Keep your connection to nature in your own backyard at these virtual events
In these uncertain times, nature remains a rare place we can turn to for respite (safely, with social distancing), usually within reach of where we live. Research shows nature helps build resilience in times of crisis and provides solace, especially when we’re isolated from one another.
To offer a connection to nature while we’re stuck at home, a team of local scientists and educators at Sonoma State University’s Center for Environmental Inquiry has created a series of online events focused on getting us outdoors to explore, even if it’s just in our backyards.
“We want to give people experiences that let them feel that human nature and nature are connected,” said Kerry Wininger, the center’s enthusiastic educational outreach lead.
The center’s 450-acre Fairfield Osborn Preserve sits atop Sonoma Mountain, where acorn woodpeckers swoop among coast live oaks.
Normally, visitors can take guided hikes there during the center’s Dig into Nature public education programs, begun in 2017 to reach a broad audience and promote equal access to nature.
This spring’s events were originally scheduled to be held on-site.
But with the coronavirus threatening public health, the center closed the preserve to visitors and brainstormed to create the series of online events that use Zoom and other tools.
“Anything and everything we can do to help on this shelter-in-place journey,” Wininger said.
Miwok, Wappo land
Historically, Coast Miwok, Wappo and Pomo Indians hunted and gathered on the land now covered by the preserve.
The land was variously part of a Spanish land grant, then homesteads, then a sheep and cattle ranch.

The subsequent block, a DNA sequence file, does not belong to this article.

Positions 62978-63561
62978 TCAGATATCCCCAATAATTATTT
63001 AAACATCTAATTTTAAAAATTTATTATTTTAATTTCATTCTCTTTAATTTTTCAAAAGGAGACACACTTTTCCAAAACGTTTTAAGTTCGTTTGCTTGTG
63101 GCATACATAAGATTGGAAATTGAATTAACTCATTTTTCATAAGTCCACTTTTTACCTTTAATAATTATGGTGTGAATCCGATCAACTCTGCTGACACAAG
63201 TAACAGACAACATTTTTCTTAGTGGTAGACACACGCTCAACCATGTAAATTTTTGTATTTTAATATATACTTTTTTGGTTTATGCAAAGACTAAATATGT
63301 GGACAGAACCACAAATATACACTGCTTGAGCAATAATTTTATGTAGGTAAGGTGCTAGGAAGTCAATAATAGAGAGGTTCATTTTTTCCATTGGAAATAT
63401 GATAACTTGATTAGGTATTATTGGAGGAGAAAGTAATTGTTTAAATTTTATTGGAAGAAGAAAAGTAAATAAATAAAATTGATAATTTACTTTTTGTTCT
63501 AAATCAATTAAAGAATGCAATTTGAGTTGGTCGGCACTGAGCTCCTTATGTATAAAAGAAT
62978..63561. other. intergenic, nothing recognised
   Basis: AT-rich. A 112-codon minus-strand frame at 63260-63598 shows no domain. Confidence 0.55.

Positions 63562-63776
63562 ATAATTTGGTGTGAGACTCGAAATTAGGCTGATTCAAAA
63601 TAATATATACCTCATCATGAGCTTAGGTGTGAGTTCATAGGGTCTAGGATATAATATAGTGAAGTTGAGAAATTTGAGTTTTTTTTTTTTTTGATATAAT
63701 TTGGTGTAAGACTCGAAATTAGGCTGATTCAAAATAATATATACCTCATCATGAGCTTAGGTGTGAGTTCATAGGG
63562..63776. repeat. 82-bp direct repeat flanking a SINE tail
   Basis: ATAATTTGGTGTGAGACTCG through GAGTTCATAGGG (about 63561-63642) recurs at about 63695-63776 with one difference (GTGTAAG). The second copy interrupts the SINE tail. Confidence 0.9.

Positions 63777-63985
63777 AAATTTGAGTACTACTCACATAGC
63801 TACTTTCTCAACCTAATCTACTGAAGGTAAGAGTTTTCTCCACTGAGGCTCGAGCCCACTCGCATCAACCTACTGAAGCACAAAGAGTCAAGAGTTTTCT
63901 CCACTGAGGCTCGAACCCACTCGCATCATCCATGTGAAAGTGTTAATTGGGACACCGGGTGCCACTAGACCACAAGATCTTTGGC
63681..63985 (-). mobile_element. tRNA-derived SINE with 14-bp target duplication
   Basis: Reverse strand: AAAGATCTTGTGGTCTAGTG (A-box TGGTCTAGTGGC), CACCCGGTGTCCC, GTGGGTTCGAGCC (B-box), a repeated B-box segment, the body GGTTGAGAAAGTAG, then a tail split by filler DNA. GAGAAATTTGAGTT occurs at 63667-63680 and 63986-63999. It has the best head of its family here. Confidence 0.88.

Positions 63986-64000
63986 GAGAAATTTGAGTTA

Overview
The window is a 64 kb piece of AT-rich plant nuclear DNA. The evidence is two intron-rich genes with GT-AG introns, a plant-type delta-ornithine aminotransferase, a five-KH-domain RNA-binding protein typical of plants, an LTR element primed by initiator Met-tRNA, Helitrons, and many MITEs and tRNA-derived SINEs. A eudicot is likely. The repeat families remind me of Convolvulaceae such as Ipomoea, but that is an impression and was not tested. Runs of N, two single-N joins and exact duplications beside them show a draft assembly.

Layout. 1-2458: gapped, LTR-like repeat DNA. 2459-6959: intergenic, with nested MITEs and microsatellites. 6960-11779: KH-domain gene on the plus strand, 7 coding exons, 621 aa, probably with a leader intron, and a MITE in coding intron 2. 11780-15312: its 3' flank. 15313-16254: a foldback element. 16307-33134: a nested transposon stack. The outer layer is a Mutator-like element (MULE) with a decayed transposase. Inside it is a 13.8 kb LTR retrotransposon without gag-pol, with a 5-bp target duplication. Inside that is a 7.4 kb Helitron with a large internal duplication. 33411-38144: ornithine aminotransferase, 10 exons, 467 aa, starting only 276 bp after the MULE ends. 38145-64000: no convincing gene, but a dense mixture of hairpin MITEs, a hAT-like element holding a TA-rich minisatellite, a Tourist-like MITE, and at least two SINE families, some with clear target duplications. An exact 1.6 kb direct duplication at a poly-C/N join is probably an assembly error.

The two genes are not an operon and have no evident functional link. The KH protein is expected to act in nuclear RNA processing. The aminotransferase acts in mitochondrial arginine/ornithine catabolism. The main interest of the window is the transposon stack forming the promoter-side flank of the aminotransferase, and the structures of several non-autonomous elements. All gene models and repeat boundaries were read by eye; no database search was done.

In the 1950s Joan and William Matson Roth bought the land, eventually donating 450 acres through the Nature Conservancy and Sonoma County Agricultural Preservation and Open Space District to what is now Fairfield Osborn Preserve, in honor of Joan’s father, environmentalist Fairfield Osborn.
Its diverse landscapes, from chaparral to grassland, host wildlife such as red-crested pileated woodpeckers and red-tailed hawks, puma and gray fox.
Pale grey lichen, fungi, miner’s lettuce and wildflowers are scattered about the oak woodlands.
California slender salamanders, threatened red-legged frogs (California’s state amphibian) and banana slugs frequent perennial Copeland Creek, draining into the Laguna de Santa Rosa.
But with the center closed for now, visitors will have to wait for a chance to spot such wildlife, in person at least.
As COVID-19 rapidly advanced, the center’s team pivoted to make hourlong virtual events showcasing creative ways to connect with nature in our own backyards.
Events include live presentations and local nature exploration, lectures from experts, virtual preserve visits and citizen science data gathering from home.
At the first event on April 10 — Citizen Science Intro and iNaturalist — biologist Julie Wittmann of the center gave an overview of citizen science as a powerful tool to aid scientific research.
Volunteers can collect abundant data and photograph plants and animals, she said.
“Anyone can help by contributing photos to iNaturalist” and Fairfield Osborn Preserve’s project database, she said.
Attendees learned about the biodiversity app, how to photograph their own “slices of nature” and how to upload observations of animals, plants and other natural organisms seen in daily life.